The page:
Pattern for CoffeeScript modules

Problem

While reviewing the source code for CoffeeScript on Github, I noticed that most, if not all, of the modules are defined as follows:

(function() {
...
}).call(this);

This pattern looks like it wraps the entire module in an anonymous function and calls itself.

What are the pros (and cons) of this approach? Are there other ways to accomplish the same goals?

Problem courtesy of: James Sun

Solution

Harmen’s answer is quite good, but let me elaborate a bit on where this is done by the CoffeeScript compiler and why.

When you compile something with coffee -c foo.coffee, you will always get a foo.js that looks like this:

(function() {
...
}).call(this);

Why is that? Well, suppose you put an assignment like

x = 'stringy string'

in foo.coffee. When it sees that, the compiler asks: Does x already exist in this scope, or an outer scope? If not, it puts a var x declaration at the top of that scope in the JavaScript output.

Now suppose you write

x = 42

in bar.coffee, compile both, and concatenate foo.js with bar.js for deployment. You'll get

(function() {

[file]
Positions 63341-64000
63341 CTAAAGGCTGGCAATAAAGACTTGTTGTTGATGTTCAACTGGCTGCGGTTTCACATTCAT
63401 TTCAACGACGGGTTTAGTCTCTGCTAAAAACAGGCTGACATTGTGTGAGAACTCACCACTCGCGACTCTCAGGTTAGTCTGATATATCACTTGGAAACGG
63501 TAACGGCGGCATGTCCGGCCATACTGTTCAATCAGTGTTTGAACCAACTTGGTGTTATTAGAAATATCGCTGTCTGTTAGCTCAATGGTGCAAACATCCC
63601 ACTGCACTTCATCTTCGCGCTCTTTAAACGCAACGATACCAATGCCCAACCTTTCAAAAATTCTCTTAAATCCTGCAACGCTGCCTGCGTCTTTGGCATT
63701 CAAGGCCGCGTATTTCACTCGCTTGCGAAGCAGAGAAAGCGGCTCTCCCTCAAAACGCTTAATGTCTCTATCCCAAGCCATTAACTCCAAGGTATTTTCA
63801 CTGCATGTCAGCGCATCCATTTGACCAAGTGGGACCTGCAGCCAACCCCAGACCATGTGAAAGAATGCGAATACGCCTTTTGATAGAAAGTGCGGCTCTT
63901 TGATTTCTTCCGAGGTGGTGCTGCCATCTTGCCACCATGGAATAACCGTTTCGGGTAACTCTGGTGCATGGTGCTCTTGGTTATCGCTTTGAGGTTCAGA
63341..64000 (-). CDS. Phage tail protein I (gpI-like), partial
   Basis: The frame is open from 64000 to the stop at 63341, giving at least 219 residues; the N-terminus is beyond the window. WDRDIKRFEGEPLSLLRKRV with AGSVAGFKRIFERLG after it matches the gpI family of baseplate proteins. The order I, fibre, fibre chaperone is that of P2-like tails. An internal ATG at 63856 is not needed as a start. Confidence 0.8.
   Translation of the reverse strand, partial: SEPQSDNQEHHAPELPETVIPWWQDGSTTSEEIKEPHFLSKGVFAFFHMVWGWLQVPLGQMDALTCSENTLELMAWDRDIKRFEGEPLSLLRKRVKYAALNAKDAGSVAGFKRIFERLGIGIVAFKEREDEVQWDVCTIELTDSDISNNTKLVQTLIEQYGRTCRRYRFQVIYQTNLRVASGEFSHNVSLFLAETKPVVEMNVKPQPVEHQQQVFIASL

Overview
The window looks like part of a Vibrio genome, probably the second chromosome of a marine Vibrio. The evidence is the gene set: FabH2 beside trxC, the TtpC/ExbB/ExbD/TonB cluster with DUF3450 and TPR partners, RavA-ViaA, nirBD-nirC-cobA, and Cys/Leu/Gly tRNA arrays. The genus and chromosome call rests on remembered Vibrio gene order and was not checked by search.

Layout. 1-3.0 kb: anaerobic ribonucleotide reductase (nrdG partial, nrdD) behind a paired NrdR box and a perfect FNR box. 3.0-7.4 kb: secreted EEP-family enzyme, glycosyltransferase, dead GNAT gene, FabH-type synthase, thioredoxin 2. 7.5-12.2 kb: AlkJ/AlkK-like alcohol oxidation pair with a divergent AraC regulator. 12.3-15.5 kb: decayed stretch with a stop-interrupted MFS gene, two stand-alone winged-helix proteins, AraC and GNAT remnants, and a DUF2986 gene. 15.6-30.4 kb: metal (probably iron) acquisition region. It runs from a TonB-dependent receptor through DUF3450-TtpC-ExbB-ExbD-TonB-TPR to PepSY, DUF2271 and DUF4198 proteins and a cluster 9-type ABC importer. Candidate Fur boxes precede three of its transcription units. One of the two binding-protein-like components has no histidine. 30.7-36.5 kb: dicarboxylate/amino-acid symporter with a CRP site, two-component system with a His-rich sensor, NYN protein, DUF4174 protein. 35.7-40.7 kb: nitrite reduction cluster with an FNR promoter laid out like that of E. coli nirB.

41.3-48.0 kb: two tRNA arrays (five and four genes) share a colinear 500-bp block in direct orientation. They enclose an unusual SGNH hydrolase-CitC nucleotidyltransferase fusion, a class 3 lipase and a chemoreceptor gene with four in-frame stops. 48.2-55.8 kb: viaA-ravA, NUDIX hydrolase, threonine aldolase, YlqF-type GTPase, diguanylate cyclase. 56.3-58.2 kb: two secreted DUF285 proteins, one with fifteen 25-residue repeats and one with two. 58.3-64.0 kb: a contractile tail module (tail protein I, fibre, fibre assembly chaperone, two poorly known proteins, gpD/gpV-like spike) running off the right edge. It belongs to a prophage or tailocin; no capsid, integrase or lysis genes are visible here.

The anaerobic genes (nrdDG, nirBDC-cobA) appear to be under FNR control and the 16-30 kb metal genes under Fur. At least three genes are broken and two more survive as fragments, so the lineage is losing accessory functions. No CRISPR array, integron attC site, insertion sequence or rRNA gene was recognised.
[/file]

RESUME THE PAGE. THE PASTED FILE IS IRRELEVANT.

var x;
x = 'stringy string';
...
}).call(this);
(function() {
var x;
x = 42;
...
}).call(this);

So the x in foo.coffee and the x in bar.coffee are totally isolated from one another. This is an important part of CoffeeScript: Variables never leak from one .coffee file to another unless explicitly exported (by being attached to a shared global, or to exports in Node.js).

You can override this by using the -b ("bare") flag to coffee, but this should only be used in very special cases. If you used it with the above example, the output you'd get would be

var x;
x = 'stringy string';
...
var x;
x = 42;
...

This could have dire consequences. To test this yourself, try adding setTimeout (-> alert x), 1 in foo.coffee. And note that you don't have to concatenate the two JS files yourself—if you use two separate <script> tags to include them on a page, they still effectively run as one file.

By isolating the scopes of different modules, the CoffeeScript compiler saves you from the headache of worrying whether different files in your project might use the same local variable names. This is common practice in the JavaScript world (see, for instance, the jQuery source, or just about any jQuery plugin) — CoffeeScript just takes care of it for you.

Solution courtesy of: Trevor Burnham

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